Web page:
Warning- you will want to talk to students about their volume (especially if you are using this game in a center. When they are trying to be fast, they tend to get loud. Spend a little time practicing the appropriate volume.

3. Board Games

Using simple board games is my very favorite way for my students to practice math facts! 

You will need to collect some game boards. You will want games that students already know how to play. I suggest Candy Land, Chutes and Ladders, Connect Four, Trouble, Checkers etc. These games can typically be found at second hand stores. The other thing that you will need are sets of multiplication flash cards. 

To play, students will take turn. flipping over a flash card. If they answer the fact correctly, they get to take the usual turn on the game board. So if you are using Candy Land, the student would get to draw a game card and move to that place on the game board.

These games are perfect for centers when you are teaching multiplication!

If a student gets the fact incorrect, they don't get a turn to play on the game board. 

The winner is the first person to win the board game according to the game's rules.

4. Jenga

This is another great game to use in math centers. 

Take a Jenga game and write multiplication facts on each of the blocks. Students will play the game according to the Jenga rules. The only difference is that when a person pulls out a block, they must answer the math fact before placing it on the top of the tower. 

These games are perfect for centers when you are teaching multiplication!

The winners are the players who do NOT knock down the tower.

5. Rolling Facts

This game requires almost no prep and is perfect for a center. All students need is 1 or 2 dice, a set of flash cards and a scrap paper or white board to keep score. 

These games are perfect for centers when you are teaching multiplication!

Students will take turns flipping over a flash card and answering the math fact. If they are correct, they get to roll the die or dice to determine how many points they earn. The winner is the student with the most points when the flash cards are complete or playing time is complete.

6. Fidget Spinner

This game can be played with a partner or even independently for extra practice. It is great as a fast finisher activity. You will need the FREE printable game board for each student and a fidget spinner. I personally like to laminate the game board and have students play using a dry erase marker.

With this game, the fidget spinner acts as a timer. One player will spin it on the table and both players will answer as many facts as they can before the fidget spinner stops. 

These games are perfect for centers when you are teaching multiplication!

The winner is the person who correctly answered the most math facts.

7. Roll Four in a Row 

This is another great multiplication game to play in math centers! All you need is one of the game boards laminated for each student, two dice and a dry erase marker for each player.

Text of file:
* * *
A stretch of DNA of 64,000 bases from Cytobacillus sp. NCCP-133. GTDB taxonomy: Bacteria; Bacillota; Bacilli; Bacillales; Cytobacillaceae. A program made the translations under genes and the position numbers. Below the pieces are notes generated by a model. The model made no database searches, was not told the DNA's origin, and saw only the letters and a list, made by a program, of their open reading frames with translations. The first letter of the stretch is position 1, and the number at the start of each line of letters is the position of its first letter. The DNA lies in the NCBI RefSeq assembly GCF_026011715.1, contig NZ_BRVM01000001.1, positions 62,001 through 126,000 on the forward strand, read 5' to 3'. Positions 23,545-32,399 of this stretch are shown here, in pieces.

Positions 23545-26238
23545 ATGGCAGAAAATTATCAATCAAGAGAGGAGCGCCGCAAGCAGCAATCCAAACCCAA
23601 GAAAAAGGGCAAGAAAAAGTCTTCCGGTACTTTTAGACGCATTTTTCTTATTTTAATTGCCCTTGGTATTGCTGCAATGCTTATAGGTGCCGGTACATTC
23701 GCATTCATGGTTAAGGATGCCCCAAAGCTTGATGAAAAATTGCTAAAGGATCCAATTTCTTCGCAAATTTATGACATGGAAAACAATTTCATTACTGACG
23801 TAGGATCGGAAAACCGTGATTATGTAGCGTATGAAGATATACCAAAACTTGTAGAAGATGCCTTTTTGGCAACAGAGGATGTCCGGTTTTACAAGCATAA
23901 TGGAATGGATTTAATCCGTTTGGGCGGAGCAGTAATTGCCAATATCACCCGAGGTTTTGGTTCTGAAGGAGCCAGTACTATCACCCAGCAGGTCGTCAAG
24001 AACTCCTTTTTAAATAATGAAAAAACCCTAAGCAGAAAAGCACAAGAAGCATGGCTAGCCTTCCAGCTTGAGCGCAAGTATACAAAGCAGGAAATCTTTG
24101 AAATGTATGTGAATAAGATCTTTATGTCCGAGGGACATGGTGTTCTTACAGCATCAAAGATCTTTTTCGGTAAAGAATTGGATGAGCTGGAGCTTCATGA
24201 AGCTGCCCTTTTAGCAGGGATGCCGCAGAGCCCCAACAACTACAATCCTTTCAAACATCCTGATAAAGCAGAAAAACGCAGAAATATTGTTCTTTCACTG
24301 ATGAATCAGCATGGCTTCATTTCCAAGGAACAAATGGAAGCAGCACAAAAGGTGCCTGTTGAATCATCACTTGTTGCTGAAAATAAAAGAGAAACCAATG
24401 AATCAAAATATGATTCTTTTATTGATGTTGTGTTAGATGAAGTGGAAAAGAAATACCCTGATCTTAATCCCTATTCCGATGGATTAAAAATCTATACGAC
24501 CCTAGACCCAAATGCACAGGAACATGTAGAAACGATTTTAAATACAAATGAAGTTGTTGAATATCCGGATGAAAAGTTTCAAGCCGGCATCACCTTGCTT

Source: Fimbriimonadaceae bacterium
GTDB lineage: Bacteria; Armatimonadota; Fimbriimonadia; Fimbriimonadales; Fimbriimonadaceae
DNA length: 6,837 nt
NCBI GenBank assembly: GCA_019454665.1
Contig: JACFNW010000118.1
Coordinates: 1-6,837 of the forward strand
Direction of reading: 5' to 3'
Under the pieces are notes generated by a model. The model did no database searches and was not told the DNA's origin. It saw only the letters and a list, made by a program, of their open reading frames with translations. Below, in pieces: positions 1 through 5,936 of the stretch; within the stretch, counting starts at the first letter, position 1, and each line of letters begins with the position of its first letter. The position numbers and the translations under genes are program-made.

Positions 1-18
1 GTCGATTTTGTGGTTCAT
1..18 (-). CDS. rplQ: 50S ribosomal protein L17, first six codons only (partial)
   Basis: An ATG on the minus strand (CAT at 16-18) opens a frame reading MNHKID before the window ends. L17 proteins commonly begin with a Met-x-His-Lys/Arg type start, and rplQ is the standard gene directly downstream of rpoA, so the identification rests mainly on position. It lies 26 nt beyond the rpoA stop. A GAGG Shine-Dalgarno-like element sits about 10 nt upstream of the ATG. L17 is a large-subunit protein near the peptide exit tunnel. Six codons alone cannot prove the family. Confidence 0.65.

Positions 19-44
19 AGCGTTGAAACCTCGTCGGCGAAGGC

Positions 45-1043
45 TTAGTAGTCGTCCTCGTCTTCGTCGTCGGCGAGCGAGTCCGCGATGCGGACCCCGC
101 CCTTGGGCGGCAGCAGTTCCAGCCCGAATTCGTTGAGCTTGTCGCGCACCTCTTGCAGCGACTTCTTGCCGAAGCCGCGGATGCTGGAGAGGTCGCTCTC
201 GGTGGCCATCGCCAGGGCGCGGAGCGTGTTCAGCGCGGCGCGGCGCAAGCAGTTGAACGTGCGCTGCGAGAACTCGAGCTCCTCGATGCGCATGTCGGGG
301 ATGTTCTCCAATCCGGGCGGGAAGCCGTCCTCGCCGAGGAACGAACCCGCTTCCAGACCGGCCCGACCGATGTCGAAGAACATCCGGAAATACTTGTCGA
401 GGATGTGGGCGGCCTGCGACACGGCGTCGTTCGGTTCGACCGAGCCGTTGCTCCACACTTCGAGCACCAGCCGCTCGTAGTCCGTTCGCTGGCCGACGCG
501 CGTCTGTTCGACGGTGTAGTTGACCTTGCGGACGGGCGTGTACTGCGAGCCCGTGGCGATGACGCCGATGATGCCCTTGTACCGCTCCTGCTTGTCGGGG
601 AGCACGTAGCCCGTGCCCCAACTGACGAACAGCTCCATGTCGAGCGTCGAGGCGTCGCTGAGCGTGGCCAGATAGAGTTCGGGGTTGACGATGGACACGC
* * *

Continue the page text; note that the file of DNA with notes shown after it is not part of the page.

Players will take turns rolling both dice. They will add the two numbers rolled and then multiply by the number on the top of the game board. The player will find and color the product in the game board grid. 

These games are perfect for centers when you are teaching multiplication!

Students can only color in one number per turn, even though the product will appear more than once on their board. If that product is no longer available on their board, they don't get to color anything and it is their partner's turn.

The winner is the first person with four squares colored in a row.

You can give each student the same board or you can differentiate by giving students different boards based on the facts that they need the most practice with.

Note: This game goes up to x12!

Multiplication Games for the Whole Class

8. Class Relay Race

This is a fun whole group game that requires almost no prep. It is the perfect activity for that extra 10 minutes that you need to fill last minute. All you need is the class white board and white board markers.

Before you start the game, divide the white board into two spaces. Write a dozen (or so) multiplication facts on each side of the white board. Divide your class into two teams.

These games are perfect for centers when you are teaching multiplication!

Students will form two single file lines. When you say "go" the first person runs up to board and answers ONE of the math facts on their side of the board. Then they run back and give the marker to the next person in line. That person can then run up to the board and answer any one of the facts. 

The winning team is the team who correctly answers all of their team's multiplication facts first.

9. Bingo

This game is perfect to play whole group.

Each student will need a bingo board. Students will fill each box in with a multiplication fact. You can let them choose any facts or you can set rules. Maybe the facts need to be x6, x7, x8 or x9. It's up to you! 

These games are perfect for centers when you are teaching multiplication!

You will call out products. I just use flashcards and tell the students the product without showing them the fact. This makes prep easier. If a student has a fact that equals the product you called out, they can cover the fact or color it in. If they have multiple facts with the product, they can only color in one of them! 

The first person to get a complete row covered is the winner.

10. Swat a Fact

This is another fun whole group multiplication game. It is fun to surprise students with an engaging game on a Friday afternoon!